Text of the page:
Ancient temple in Turkey to cast new light on “dark age”April 30th, 2009 - 1:06 pm ICT by ANI
Washington, April 30 (ANI): Archaeologists have found an ancient temple in Turkey, filled with broken metal, ivory carvings, and stone slabs engraved with a dead language, which would cast new light on the “dark age” that was thought to have engulfed the region from 1200 to 900 B.C.
Written sources from the era, including the Old Testament of the Bible, Greek Homeric epics, and texts from Egyptian pharaoh Ramses III, record the transition from the Bronze Age to the Iron Age as a turbulent period of cultural collapse, famine, and violence.
But, the newfound temple suggests that may not have been the case, archaeologists from the University of Toronto’s Tayinat Archaeological Project, led by Timothy Harrison, told National Geographic News.
“We’re beginning to find new archaeological evidence that there was a continuation of writing traditions, as well as cultural and political continuity from the Bronze Age into this Iron Age period,” Harrison said. “We are filling in a cultural and a political history of this era,” he added.
Harrison and colleagues found the temple in 2008 at the Tell Ta’yinat site, an archaeological settlement on the Plain of Antioch in southeastern Turkey.
The site, near the present-day Syrian border, served as a major cultural crossroads for thousands of years.
The temple appears to have been built during the time of King Solomon, between the 10th and 9th centuries B.C. It was likely destroyed with the rest of Tell Ta’yinat during the 8th century B.C.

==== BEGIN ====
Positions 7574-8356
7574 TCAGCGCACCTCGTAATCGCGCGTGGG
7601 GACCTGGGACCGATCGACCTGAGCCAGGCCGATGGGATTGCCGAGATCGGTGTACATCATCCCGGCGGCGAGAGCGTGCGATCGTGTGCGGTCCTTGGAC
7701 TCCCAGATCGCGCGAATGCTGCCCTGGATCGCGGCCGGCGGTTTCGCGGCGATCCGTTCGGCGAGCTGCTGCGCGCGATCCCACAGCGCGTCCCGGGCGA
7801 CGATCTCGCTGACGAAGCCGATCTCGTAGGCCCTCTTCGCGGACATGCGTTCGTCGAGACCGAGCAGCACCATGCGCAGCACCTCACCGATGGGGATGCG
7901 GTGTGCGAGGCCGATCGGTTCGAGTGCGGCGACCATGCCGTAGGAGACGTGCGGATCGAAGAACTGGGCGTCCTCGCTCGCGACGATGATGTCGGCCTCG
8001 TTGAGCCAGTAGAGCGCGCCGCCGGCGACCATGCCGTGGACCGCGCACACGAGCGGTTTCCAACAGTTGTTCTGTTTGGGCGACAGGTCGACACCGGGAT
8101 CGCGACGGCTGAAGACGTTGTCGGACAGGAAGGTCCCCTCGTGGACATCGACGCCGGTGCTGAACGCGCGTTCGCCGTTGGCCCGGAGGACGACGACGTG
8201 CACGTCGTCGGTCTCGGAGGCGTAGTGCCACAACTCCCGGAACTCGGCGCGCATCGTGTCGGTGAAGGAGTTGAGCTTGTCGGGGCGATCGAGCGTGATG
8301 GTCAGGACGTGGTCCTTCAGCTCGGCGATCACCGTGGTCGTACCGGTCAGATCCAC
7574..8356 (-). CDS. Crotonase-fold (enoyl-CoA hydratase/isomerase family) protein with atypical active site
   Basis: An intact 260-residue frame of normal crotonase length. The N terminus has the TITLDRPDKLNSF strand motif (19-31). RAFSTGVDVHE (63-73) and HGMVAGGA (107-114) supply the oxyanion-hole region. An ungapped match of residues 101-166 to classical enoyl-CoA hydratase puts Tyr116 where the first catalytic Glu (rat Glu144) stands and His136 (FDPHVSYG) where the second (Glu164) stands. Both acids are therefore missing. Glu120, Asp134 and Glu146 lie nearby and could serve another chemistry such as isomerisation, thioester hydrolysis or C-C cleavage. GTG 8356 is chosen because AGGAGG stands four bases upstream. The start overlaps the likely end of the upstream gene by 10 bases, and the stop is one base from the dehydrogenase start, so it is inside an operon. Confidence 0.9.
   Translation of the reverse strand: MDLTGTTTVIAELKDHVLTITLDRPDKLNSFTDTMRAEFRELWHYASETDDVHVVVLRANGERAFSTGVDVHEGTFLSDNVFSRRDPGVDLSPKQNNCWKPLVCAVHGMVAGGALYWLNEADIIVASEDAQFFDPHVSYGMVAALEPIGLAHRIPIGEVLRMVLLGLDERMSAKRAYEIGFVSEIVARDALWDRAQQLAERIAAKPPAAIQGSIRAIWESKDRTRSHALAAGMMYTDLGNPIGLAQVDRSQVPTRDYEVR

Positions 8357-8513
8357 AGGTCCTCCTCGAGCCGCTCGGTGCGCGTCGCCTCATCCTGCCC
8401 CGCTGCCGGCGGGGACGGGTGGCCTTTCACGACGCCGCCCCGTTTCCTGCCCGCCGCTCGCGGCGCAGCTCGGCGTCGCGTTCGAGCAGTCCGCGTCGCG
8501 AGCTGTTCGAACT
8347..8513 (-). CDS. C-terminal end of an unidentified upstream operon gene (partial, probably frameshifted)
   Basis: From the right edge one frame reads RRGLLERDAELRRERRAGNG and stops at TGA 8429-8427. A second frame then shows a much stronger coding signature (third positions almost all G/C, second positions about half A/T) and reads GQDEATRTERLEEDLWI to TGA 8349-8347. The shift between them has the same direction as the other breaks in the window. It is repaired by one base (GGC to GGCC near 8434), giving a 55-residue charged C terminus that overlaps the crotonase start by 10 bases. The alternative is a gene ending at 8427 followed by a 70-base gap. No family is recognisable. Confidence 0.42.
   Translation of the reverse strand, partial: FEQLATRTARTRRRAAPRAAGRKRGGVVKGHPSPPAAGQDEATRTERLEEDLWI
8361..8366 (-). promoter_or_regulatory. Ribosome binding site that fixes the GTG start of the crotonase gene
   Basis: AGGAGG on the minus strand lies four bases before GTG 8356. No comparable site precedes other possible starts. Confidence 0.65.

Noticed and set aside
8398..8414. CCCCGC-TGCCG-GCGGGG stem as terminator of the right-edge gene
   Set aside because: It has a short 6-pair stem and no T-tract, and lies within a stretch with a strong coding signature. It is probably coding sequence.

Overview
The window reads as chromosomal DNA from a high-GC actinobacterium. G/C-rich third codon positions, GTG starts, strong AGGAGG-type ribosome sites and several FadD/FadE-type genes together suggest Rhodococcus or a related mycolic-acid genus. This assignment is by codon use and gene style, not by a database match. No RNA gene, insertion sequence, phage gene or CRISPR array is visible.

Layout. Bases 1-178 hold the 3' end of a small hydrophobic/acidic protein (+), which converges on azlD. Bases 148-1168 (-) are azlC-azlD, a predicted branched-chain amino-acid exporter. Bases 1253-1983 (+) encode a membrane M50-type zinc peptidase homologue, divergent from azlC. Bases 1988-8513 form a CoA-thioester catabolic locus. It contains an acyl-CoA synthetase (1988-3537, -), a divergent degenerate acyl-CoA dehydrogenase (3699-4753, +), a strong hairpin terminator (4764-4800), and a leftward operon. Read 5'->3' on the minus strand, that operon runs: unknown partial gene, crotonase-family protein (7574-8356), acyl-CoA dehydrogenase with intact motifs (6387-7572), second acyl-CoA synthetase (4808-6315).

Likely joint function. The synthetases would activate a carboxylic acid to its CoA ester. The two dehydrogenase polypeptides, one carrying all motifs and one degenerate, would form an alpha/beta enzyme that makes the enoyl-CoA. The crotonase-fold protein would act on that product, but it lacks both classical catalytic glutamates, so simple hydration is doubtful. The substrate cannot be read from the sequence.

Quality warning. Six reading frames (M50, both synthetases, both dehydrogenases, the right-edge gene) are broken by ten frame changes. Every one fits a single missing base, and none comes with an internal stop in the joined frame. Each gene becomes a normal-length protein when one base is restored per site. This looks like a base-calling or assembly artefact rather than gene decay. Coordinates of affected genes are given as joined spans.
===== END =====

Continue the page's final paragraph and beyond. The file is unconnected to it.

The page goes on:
Researchers initially examined the remains of the temple’s southern entrance, which includes a stone-paved courtyard, a wide staircase, and a doorway once supported by an ornately carved column.
The team also found the smashed remains of massive stelae-commemorative stone slabs-carved with hieroglyphs in Luwian, an extinct language once spoken throughout what is now Turkey.
The temple’s main room was long ago damaged by fire, but it was found littered with the remains of bronze and ivory wall or furniture fittings, along with gold and silver foil and the carved eye inlay from a human figurine.
According to Harrison, the Tayinat temple might provide scholars with new evidence to help them understand similarly constructed temples from the same time period, as well as the temple rituals of the day.
“The textual record has very much informed our perception of tBen-Gurion University of the Negev in Israel, who was not involved in the find,” he said.
“But, there is now increasing archaeological evidence for a complex scenario of considerable cultural and political continuation and innovations during this (dark age) period,” he added. (ANI)
- Temple in Turkey sheds light on so-called 'Dark Age' - Apr 16, 2009
- Archaeologists find cache of cuneiform tablets in 2,700-year old Turkish temple - Aug 08, 2009
- London's oldest structure discovered - Jan 07, 2011
- Headless Egypt king statue could give clues to Cleopatra's tomb - Nov 19, 2010
- 3,000-yr-old Mesoamerican sculpture discovered in southern Mexico - Feb 15, 2011
- Did Libya witness biggest theft in archaeological history? - Oct 31, 2011
- Even Stone Age homes were painted - Oct 31, 2010
- Archaeologists discover Old Testament-era tablet - Apr 09, 2010
- 13th century slab of stone carving stolen from Goa - Sep 17, 2010
- Swiss museum to return 4,000-year-old relic to Egypt - May 13, 2011
- 4,000-year-old tomb found in Egypt - May 29, 2012
- 240,000 prehistoric artefacts found in China - Nov 29, 2010
- 2,800-year-old monument found in Mexico - Jul 27, 2011
- Pagan burial altar unearthed in Israel - May 29, 2010
- More than 240,000 cultural relics unearthed in China - Nov 29, 2010
Tags: age period, ancient temple, archaeological evidence, archaeological project, dead language, egyptian pharaoh, extinct language, homeric epics, ivory carvings, king solomon, national geographic news, paved courtyard, pharaoh ramses, political continuity, ramses iii, southeastern turkey, southern entrance, stone slabs, turbulent period, university of toronto